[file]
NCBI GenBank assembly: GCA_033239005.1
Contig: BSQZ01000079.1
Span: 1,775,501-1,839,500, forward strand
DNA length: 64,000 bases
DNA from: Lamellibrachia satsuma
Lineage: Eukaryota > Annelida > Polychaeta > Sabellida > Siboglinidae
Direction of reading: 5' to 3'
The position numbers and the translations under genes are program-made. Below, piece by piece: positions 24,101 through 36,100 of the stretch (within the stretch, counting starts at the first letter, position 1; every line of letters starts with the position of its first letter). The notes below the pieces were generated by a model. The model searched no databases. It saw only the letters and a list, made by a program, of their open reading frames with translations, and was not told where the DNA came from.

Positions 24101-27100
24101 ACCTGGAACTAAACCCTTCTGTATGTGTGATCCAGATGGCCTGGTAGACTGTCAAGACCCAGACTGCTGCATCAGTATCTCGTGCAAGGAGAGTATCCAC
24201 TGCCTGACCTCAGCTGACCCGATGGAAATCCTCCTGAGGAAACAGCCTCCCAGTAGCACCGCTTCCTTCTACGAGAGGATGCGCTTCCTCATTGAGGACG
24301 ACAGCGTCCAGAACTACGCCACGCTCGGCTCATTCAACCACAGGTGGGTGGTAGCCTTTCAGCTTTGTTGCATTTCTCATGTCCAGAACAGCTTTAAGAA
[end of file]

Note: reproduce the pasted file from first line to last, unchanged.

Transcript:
NCBI GenBank assembly: GCA_033239005.1
Contig: BSQZ01000079.1
Span: 1,775,501-1,839,500, forward strand
DNA length: 64,000 bases
DNA from: Lamellibrachia satsuma
Lineage: Eukaryota > Annelida > Polychaeta > Sabellida > Siboglinidae
Direction of reading: 5' to 3'
The position numbers and the translations under genes are program-made. Below, piece by piece: positions 24,101 through 36,100 of the stretch (within the stretch, counting starts at the first letter, position 1; every line of letters starts with the position of its first letter). The notes below the pieces were generated by a model. The model searched no databases. It saw only the letters and a list, made by a program, of their open reading frames with translations, and was not told where the DNA came from.

Positions 24101-27100
24101 ACCTGGAACTAAACCCTTCTGTATGTGTGATCCAGATGGCCTGGTAGACTGTCAAGACCCAGACTGCTGCATCAGTATCTCGTGCAAGGAGAGTATCCAC
24201 TGCCTGACCTCAGCTGACCCGATGGAAATCCTCCTGAGGAAACAGCCTCCCAGTAGCACCGCTTCCTTCTACGAGAGGATGCGCTTCCTCATTGAGGACG
24301 ACAGCGTCCAGAACTACGCCACGCTCGGCTCATTCAACCACAGGTGGGTGGTAGCCTTTCAGCTTTGTTGCATTTCTCATGTCCAGAACAGCTTTAAGAA